On January 31, Robert M. Califf, M.D., MACC, FDA Commissioner of Food and Drugs shared a proposal for a unified Human Foods Program that would combine the Center for Food Safety and Applied Nutrition (CFSAN), Office of Food Policy and Response (OFPR) and certain functions of the Office of Regulatory Affairs (ORA) under one leader.
The new model was proposed in response to the findings of an external evaluation of the FDA Foods program conducted by an expert panel of the Reagan-Udall Foundation and a separate internal review of the agency’s infant formula supply chain response completed last year.
The Reagan Udall evaluation identified several concerns, including lack of communication, lack of a clear vision and mission, lack of a clear, overarching leader, and siloed workers within the FDA’s Human Foods program. The panel also found that the FDA Human Foods program was ill defined with multiple agencies, including CFSAN, OFPR and OVA, working independently of each other, often with separate leadership and little sharing of information. It recommended creating a new Federal Food Administration under HHS that would operate parallel to, rather than under the auspices of, the FDA.
In his statement announcing the proposal for a more unified Human Foods program, Califf highlighted the issues identified by these independent reviews, including problems with the current culture, structure, resources, and authorities in the FDA Human Foods program.
“Today I am announcing a new, transformative vision for the FDA Human Foods Program. I am also announcing a transformative vision for the Office of Regulatory Affairs (ORA, the FDA’s field-based operations) to support the FDA organization as a whole. The proposed structures for both groups will have clear priorities that are focused on protecting and promoting a safe, nutritious U.S. food supply that more quickly adapts to an ever-changing and evolving environment,” said Califf.
The “Vision for a Reimagined Human Foods Program” includes the recommendation to create a Human Foods Program under a single leader who reports directly to the Commissioner. Under this plan, the functions of the Center for Food Safety and Applied Nutrition (CFSAN), Office of Food Policy and Response (OFPR), as well as certain functions of ORA will be unified into a new organization called the Human Foods Program.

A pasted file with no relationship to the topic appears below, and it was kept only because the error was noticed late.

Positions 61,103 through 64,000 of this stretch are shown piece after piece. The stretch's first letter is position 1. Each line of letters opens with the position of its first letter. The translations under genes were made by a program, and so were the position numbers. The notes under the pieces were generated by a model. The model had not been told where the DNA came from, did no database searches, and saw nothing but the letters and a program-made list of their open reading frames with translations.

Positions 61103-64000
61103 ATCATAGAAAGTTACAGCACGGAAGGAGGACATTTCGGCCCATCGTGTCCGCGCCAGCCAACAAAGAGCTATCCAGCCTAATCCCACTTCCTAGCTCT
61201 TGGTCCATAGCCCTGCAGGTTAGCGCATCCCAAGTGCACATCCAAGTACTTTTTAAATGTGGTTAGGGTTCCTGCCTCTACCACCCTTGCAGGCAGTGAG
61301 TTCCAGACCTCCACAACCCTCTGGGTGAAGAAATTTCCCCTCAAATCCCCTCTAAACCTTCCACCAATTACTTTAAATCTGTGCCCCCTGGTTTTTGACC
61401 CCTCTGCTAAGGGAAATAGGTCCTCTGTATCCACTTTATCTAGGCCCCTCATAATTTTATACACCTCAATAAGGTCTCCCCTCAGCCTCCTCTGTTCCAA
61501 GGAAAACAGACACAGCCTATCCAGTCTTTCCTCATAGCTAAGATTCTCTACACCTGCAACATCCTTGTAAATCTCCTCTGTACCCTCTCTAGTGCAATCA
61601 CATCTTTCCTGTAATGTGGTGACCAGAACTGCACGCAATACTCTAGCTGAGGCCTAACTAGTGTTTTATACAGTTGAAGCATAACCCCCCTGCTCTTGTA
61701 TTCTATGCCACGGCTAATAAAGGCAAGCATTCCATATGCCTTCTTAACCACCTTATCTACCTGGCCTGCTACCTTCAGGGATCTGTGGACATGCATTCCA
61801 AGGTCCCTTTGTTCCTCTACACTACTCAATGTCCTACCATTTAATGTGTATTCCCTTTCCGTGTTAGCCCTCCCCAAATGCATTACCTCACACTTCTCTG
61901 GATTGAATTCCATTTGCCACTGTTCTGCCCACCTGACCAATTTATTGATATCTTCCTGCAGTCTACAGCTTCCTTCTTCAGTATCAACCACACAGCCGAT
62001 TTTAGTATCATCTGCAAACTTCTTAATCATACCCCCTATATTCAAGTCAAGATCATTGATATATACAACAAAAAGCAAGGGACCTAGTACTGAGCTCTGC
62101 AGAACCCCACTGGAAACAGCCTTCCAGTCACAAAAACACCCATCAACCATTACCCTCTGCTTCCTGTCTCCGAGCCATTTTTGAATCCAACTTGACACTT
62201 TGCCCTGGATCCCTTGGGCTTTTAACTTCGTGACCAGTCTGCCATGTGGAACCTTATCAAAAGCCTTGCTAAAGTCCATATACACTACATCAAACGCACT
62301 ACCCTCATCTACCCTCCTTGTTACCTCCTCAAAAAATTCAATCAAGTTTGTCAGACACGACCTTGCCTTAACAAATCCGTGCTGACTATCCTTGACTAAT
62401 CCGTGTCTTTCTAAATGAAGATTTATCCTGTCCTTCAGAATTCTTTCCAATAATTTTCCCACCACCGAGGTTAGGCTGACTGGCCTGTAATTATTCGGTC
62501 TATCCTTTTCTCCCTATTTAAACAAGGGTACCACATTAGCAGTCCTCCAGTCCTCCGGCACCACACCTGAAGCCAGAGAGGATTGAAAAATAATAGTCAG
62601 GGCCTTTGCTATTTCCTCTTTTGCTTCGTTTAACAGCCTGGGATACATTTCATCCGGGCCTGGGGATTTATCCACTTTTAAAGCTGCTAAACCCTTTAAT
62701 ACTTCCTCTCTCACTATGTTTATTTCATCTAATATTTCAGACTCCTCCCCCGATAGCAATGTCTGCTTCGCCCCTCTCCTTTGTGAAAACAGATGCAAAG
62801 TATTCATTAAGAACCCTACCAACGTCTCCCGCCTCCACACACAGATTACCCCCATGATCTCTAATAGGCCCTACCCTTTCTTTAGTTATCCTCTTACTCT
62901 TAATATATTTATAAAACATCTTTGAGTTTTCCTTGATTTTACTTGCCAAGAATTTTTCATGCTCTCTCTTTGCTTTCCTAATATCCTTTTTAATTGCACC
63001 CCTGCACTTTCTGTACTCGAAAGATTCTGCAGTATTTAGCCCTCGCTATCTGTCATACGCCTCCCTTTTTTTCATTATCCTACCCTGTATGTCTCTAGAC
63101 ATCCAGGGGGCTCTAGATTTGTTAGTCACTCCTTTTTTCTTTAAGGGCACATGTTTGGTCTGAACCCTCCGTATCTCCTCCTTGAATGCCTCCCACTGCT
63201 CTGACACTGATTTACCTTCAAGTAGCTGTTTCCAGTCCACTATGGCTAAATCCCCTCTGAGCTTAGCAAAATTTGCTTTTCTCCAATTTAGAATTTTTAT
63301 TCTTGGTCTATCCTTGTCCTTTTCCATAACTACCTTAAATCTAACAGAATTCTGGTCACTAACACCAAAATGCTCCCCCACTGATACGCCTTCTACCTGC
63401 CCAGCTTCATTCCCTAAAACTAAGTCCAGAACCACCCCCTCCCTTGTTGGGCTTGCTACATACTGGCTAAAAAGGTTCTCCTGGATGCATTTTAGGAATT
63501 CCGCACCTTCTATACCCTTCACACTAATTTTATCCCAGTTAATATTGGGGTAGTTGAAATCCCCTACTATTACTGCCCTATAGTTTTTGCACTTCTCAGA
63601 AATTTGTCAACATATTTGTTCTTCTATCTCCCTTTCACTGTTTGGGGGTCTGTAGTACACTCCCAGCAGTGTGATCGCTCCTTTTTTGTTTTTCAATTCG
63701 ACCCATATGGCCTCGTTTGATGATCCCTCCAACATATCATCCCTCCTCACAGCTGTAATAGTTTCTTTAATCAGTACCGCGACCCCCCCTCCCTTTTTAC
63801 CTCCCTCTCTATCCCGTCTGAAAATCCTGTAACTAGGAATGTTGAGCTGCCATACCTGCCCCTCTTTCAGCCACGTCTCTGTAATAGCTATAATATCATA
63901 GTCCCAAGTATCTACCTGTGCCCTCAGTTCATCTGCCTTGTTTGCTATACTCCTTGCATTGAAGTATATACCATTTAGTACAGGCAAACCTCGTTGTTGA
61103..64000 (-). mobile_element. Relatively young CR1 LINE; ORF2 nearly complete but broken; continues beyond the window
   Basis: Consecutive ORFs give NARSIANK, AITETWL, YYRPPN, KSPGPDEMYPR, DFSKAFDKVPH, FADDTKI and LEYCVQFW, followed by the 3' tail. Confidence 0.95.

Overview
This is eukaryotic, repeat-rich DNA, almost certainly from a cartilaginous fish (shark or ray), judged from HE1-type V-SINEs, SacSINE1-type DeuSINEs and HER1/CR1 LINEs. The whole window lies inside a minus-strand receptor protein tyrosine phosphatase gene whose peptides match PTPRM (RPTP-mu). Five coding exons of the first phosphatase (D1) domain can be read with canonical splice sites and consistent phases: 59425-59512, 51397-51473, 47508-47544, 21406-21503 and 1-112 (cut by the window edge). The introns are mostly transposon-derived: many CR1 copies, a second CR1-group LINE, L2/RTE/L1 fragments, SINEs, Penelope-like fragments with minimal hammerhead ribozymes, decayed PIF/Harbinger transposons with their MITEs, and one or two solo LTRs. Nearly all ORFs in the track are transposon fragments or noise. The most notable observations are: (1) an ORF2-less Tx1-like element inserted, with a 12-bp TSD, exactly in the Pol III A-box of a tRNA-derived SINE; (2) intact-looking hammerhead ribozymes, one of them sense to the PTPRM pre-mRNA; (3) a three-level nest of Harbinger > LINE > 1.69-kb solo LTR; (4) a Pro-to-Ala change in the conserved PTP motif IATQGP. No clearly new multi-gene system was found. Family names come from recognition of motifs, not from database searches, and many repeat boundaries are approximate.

“The FDA will conduct a competitive national search for a Deputy Commissioner for Human Foods, who will oversee the Program. The person in this position will report directly to me and will be charged with leading a unified Human Foods Program that keeps the foods we regulate safe and nutritious, while ensuring the agency remains on the cutting edge of the latest advancements in science, technology, and nutrition,” said Califf. “The Deputy Commissioner will have decision-making authority over policy, strategy, and regulatory program activities within the Human Foods Program, as well as resource allocation and risk-prioritization.”
Other key elements of the proposed new Human Foods Program include:
- Creation of a Center for Excellence in Nutrition that prioritizes the agency’s ongoing efforts to help American consumers make more informed food choices, including by working with industry to offer healthier, more nutritious food products.
- Establishment of an Office of Integrated Food Safety System Partnerships that will focus on elevating, coordinating and integrating the FDA’s food safety and response activities with state and local regulatory partners to more effectively meet the vision of an Integrated Food Safety System in the FDA Food Safety Modernization Act of 2011.
The proposed program would also include the establishment of a Human Foods Advisory Committee made up of external experts who will advise the agency on challenging and emerging issues in food safety, nutrition and innovative food technologies.
“Finally, there will be an emphasis on strengthening our enterprise information technology and analytical capabilities to fulfill the promise described in the New Era of Smarter Food Safety and support the improvement in workflow that will accompany these changes,” said Califf. “This area of focus will support the work of the Human Foods Program by enabling more facile communication, more efficient operations and enhanced empirical risk algorithms to guide the priorities of the program and the work in the field.”
To execute this new plan, the FDA has formed an Implementation and Change Management Group that will be charged with developing a detailed plan for implementation of the newly organized agency. “While details of this proposal continue to be developed, CFSAN, ORA, and OFPR will continue to operate under their current structures, with my direct oversight. I look forward to providing additional public updates by the end of February on our progress, organizational design and timeline,” said Califf.